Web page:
SOCIAL MEDIA TIP OF THE WEEK: Create a Social Media Education Program

Companies looking into moving into the social media realm are usually pretty nervous.  The landscape of social media is a bit like the moon.  It is familiar, especially for any company with a heavy internet presence, and yet alien enough to make you realize you are not on terra firma any longer.  So, it is often in the companies’ best interest to bring some employees along, perhaps even create a social media team, so that the responsibility is spread around.

An article at Mashable discusses how companies can train employees to use social media to benefit the company and not hurt it in any way.  You can read the entire article here: http://mashable.com/2011/01/18/social-media-training/

The article states how a company can create classes and properly educate employees in the use of social media. It brings out some great points. For example, the first step is probably to find out where the employees interested in spear-heading the social media efforts stand as far as comfort with social media. Some people might be on Facebook and Twitter already or have blogs of their own and would, therefore, be very advanced in the usage of social media. Some others may have just heard about social media and are looking for a chance to find out what it’s all about. Knowing this can help you tailor your classes and training appropriately.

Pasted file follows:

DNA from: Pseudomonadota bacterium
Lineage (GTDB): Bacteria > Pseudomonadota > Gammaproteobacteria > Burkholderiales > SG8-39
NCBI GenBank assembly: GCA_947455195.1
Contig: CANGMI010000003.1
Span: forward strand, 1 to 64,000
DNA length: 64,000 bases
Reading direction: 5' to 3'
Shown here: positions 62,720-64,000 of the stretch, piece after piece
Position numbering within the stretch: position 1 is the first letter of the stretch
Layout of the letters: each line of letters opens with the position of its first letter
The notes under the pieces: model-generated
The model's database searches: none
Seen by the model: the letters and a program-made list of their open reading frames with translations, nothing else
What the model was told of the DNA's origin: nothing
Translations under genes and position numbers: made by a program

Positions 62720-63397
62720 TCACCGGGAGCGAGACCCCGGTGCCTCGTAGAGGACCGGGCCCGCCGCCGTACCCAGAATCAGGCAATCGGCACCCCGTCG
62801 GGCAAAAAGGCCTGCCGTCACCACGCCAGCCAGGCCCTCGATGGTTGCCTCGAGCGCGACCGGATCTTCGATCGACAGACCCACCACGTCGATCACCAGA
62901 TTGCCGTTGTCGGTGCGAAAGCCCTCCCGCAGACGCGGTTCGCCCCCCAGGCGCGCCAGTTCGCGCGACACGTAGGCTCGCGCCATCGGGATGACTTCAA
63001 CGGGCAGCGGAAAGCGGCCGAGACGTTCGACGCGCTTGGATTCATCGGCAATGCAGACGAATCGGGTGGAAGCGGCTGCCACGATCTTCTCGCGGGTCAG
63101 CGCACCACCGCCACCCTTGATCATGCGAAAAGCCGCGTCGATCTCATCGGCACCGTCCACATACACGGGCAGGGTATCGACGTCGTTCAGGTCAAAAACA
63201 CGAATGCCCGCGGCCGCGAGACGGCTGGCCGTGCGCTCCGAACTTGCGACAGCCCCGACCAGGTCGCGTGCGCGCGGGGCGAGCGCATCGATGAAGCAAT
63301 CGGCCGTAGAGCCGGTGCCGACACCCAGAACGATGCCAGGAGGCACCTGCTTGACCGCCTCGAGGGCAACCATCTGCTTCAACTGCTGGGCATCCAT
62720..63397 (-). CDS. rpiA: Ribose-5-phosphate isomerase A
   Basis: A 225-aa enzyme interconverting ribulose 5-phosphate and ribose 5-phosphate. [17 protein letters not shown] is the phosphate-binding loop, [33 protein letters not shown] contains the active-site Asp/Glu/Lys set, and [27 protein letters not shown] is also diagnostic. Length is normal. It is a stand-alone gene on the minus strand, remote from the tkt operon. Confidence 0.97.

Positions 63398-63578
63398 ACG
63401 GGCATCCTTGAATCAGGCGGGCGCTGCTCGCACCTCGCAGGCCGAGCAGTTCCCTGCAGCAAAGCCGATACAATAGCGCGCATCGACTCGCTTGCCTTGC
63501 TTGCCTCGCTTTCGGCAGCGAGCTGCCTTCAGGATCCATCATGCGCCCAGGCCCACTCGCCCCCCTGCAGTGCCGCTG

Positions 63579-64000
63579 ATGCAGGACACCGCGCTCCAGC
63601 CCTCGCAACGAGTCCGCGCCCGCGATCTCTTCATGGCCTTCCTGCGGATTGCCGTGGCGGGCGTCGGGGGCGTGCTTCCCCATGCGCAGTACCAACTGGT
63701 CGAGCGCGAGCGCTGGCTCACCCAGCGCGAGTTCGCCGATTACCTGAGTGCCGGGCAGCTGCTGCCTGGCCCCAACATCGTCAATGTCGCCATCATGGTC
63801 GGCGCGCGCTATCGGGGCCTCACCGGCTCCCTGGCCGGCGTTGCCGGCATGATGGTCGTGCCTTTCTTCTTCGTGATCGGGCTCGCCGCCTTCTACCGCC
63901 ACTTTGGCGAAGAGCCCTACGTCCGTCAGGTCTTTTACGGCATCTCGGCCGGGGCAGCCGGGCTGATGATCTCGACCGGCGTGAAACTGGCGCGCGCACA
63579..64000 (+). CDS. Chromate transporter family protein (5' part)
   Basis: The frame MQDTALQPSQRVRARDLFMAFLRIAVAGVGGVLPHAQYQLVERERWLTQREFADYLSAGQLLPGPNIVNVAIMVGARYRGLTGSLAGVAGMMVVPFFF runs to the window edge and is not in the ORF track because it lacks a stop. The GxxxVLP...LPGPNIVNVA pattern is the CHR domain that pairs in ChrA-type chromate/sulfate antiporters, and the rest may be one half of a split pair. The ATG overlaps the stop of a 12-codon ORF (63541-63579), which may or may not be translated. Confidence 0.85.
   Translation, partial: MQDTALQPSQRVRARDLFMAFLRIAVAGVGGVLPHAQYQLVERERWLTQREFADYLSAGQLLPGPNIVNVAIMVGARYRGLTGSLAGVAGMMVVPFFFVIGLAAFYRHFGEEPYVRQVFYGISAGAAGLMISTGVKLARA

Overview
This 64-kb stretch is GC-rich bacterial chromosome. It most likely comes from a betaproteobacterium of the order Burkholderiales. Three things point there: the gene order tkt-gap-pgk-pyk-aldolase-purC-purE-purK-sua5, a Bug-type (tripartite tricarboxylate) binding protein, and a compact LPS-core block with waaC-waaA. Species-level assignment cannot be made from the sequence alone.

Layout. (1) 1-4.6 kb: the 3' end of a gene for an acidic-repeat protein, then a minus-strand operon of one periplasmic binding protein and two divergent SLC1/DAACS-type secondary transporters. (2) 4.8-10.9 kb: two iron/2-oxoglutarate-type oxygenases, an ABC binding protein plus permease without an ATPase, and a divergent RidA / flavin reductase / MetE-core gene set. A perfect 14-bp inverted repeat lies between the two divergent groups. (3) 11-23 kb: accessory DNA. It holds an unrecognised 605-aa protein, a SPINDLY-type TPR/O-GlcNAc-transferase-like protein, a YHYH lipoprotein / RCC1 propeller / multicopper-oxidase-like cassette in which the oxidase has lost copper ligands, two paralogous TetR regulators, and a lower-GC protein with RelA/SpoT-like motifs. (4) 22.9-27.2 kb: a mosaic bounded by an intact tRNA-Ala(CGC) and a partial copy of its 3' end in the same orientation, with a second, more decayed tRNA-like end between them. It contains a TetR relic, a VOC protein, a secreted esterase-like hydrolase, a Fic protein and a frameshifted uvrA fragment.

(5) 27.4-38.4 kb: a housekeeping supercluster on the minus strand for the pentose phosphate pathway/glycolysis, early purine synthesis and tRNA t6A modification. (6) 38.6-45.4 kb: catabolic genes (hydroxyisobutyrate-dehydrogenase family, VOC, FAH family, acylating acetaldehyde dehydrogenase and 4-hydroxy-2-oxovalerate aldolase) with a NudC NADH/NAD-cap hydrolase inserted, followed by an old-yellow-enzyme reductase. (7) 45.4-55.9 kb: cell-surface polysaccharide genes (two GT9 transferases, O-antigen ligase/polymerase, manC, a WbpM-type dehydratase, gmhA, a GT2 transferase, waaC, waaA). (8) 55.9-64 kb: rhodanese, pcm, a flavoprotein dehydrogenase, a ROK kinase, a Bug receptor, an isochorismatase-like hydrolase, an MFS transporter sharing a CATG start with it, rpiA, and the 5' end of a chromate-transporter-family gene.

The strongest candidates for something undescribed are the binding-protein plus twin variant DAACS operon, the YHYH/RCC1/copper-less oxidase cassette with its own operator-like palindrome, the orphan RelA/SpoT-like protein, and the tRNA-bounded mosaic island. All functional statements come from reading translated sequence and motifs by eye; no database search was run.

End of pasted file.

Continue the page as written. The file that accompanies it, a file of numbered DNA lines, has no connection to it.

The article discusses how to choose the team to manage your social media and which departments make the most sense.  It also suggests a number of key questions you might want to ask, or have as discussion points, before officially launching a social media effort. They include:

  1. What is our overall social media strategy, and where does the education program fit within it?
  2. Where does social media training fit within our current education offerings?
  3. How can we make this program scalable globally and across business units?
  4. Which employees and business units should we focus on training?
  5. Will courses be mandatory for some or all employees, or will all courses be optional to everyone?
  6. Will we offer in-person or online courses, or both? And who will teach them?
  7. How will we develop the curriculum? And what skills do we want employees to hone?
  8. What types of materials should we develop for the program?
  9. Where will the training assets be housed?

10.  How will we build a collaborative community among social media trainees?

So, before you launch into the world of social media, think about what you should do before hand.  You wouldn’t want to head to the moon without understanding a little bit about rocket science and the moon’s composition.  So, too, would you not want to launch into the landscape of social media without educating the people who will manage your efforts or giving them the tools necessary to do it effectively.

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